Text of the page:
Automation eliminates need for mass immigration

The business lobby, policy makers and the federal government have for years run the argument that Australia needs to run a mass immigration program to overcome future skills shortages.

The argument generally goes something like this:

  • Australia’s population is ageing fast and with the large baby boomer cohort headed into retirement, Australia is facing an acute shortage of workers.
  • Australia, therefore, needs to import large numbers of workers from abroad to ensure that it has enough workers to fill jobs and support retirees.

These population boosters never acknowledge that the best way to overcome said ‘shortages’ is via using the existing workforce more productively, as well as encouraging firms to adopt labour saving technologies like automation. Nor do they acknowledge that increasing levels of automation globally is inevitable as artificial intelligence and technology is improved, which will inevitably make many jobs redundant.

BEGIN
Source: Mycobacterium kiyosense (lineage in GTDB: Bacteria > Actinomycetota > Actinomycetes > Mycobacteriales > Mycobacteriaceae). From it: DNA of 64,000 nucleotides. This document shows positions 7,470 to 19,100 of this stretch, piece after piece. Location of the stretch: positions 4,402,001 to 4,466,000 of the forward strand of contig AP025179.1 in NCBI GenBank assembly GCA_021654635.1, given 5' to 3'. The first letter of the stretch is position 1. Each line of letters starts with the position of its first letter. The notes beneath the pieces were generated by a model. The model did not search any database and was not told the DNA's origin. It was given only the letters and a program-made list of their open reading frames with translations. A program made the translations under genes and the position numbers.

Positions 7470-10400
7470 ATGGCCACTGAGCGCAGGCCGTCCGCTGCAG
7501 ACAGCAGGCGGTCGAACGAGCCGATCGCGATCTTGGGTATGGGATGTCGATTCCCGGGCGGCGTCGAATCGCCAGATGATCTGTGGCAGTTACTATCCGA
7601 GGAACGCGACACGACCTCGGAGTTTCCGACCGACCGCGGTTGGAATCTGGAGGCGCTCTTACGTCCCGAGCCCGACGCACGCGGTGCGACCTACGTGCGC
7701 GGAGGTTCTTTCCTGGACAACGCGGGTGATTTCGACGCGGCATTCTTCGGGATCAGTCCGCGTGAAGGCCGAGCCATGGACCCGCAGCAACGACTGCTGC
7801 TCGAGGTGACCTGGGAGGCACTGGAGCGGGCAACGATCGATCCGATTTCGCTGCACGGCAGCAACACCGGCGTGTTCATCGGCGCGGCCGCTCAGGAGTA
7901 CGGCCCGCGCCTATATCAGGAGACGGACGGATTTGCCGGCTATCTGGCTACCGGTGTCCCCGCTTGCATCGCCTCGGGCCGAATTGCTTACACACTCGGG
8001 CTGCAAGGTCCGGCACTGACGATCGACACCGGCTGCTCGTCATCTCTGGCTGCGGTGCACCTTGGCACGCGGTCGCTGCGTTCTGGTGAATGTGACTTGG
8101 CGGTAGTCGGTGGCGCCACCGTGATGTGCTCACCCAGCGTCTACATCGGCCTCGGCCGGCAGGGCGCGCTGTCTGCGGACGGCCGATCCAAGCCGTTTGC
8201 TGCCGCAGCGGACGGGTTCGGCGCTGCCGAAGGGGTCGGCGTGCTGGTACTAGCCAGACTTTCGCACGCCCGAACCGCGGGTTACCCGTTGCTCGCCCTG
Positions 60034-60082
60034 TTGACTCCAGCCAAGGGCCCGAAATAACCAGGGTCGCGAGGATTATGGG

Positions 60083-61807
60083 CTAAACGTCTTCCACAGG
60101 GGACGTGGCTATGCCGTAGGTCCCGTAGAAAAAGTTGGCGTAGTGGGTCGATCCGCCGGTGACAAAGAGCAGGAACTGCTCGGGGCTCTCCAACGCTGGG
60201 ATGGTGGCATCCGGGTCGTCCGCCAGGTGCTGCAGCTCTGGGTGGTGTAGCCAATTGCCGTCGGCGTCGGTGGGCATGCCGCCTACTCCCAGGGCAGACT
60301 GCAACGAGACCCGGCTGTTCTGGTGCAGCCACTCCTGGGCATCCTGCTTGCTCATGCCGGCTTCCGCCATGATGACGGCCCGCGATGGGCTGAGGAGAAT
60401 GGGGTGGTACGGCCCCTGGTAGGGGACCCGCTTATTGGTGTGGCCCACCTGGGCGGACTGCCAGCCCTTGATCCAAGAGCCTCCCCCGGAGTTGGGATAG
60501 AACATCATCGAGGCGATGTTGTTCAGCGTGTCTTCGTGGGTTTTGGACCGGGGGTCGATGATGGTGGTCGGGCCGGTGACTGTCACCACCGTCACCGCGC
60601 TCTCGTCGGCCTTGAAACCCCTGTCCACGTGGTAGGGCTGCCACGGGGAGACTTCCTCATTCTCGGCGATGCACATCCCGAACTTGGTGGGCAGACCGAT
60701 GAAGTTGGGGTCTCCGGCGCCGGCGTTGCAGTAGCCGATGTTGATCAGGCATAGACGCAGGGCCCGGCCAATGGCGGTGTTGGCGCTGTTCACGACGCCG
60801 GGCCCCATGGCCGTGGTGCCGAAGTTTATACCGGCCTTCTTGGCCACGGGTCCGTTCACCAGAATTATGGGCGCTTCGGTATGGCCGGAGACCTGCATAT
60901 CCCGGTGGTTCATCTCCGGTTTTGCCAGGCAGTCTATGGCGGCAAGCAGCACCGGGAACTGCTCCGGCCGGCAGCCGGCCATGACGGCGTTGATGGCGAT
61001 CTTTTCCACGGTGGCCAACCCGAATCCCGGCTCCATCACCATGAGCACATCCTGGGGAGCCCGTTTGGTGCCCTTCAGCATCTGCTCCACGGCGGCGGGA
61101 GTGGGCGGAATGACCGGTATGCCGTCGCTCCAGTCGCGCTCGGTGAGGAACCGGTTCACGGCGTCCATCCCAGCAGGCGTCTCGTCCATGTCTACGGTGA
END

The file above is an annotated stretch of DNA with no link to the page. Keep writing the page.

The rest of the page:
On this latter point, technology research firm Forrester has estimated that increased automation will reduce Australia’s workforce by 11% by 2030, putting 1.5 million people out of work.

Jobs most under threat are what Forrester calls ‘cubicle workers’, which includes office clerks and bookkeepers, with 58% of jobs in this category expected to be gone by 2030. Coordinators in middle management roles are also under threat.

On the other hand, categories of workers where Forrester tips employment to increase include ‘cross-domain knowledge workers’, such as lawyers, construction managers and emergency room physicians.

So why is the federal government seeking to quickly reboot mass immigration once the COVID-19 pandemic passes?

The reality in Australia is likely to be the polar opposite of what the immigration boosters argue: too many workers chasing too few jobs as robots, artificial intelligence, and digitisation take over.

Maintaining mass immigration in such an environment will only ensure higher unemployment, lower wage growth, and a hollowed-out middle class.

Unconventional Economist

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